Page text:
Despite my trust in their taste of literature, I hesitated. Dare I read such a book, that seems so dark? I mean it is about a vampire for Pete’s sake of course it is going to be sinister and foreboding, but the question I asked myself was: do I want to be eternally afraid of the dark and shriek at every shadow that crosses my path? (Vivid imaginations will do that to you).
But at last, in the words of my impish younger brother, I was “nagged into reading it,” and was captivated from chapter one to the end. It certainly has it’s dark moments, and whilst reading it you are petrified of being alone, especially at night. But, after you finished it, those sensations (mostly) dissipate and you are left with the memory of a most mesmerizing experience of interactions with a vampire. It all goes to show that one cannot judge a book by it’s cover. Perhaps I will read Frankenstein after all…
My Impression Overall
Dracula is a pulse quickening, sanity-teasing, terrifically written piece of fiction which portrays true manhood, the power of faith in God winning over evil, and the stark horror and evilness of vampires. Movies such as Hotel Transylvania have made the name Dracula a joke, his need to consume human blood a fickle matter, and in essence show the very evilest creation of human imagination as something to be approved of and celebrated.
Do you know what the holiday of Halloween actually is? Supposedly, it is the night where all the evil creatures of the universe–witches and demons and monsters and zombies and vampires and politicians (kidding!)–emerge from their evil lairs and are free for the night to lay waste and consume souls to their heart’s delight, so people have come up with the genius idea of dressing up in costumes to “disguise themselves” so the evil creatures leave them alone. Thus, on Halloween night, your neighborhood is filled with dozens of children dressing up in costumes, tripping around receiving candy and celebrating being an “evil creature” for the night. You’d see the cute costumes, like Dorothy from the Wizard of Oz, or a homemade astronaut’s suit, but then you see little children dressed up as devils, and mummies…and as vampires.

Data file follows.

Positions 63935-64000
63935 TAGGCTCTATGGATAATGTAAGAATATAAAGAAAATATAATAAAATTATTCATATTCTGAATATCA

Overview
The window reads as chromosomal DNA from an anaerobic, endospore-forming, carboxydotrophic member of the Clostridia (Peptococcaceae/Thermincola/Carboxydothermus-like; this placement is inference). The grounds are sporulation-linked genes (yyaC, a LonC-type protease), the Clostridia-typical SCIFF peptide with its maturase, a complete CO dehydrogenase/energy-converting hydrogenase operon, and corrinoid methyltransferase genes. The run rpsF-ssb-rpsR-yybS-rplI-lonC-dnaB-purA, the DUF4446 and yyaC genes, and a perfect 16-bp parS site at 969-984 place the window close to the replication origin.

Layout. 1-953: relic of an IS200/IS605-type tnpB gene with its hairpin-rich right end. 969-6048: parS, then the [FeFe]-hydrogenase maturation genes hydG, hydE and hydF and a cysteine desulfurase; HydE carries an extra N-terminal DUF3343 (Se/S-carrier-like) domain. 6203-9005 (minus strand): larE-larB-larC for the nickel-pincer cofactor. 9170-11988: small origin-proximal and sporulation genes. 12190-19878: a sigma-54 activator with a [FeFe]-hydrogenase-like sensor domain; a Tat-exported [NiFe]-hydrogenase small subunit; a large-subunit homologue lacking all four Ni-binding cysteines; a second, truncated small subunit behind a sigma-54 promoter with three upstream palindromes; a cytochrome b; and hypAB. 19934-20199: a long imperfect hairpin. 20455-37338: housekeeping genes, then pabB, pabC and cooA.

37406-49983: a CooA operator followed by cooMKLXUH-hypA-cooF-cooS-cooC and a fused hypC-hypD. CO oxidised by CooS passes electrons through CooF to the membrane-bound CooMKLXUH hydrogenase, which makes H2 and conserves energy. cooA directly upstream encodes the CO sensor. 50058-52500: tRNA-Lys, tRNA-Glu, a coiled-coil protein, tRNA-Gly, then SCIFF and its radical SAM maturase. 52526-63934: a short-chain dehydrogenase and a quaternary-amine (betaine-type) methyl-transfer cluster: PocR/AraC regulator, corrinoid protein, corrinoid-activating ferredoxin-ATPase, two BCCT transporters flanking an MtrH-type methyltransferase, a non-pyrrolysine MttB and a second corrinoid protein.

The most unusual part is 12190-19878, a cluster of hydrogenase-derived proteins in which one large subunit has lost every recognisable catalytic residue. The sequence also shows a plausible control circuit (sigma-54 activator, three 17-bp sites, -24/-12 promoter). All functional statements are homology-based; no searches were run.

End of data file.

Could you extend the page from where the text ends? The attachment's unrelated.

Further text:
Dracula is a demon, not something to be laughed at or mimicked even in the most innocent forms. In the book, Dracula cannot enter a victim’s home unless welcomed in by one of the inmates. Now let me ask you a question: Is dressing up as the demon and celebrating him as a protagonist in movies barring this terror from your hearts and homes?
Dracula is not something to be trifled with, he is not an Adam Sandler creation that says “bleh bleh bleh” and goes around on a quest to bring a human into his family. He is a demon that penetrates the purest souls and turns them as foul as he is, a menace that preys on young children and innocent women, a sinister being that will stop at nothing to achieve his ends.
Ranting aside, Dracula is well worth the initial terror to read, for the protagonists are seeking to destroy the vampire, and rely heavily on God’s goodness to see them through. And that is a lesson we can all do well to heed as we go through life vampire-less thanks to the bravery of these courageous souls—wait, oh right, it is only fiction…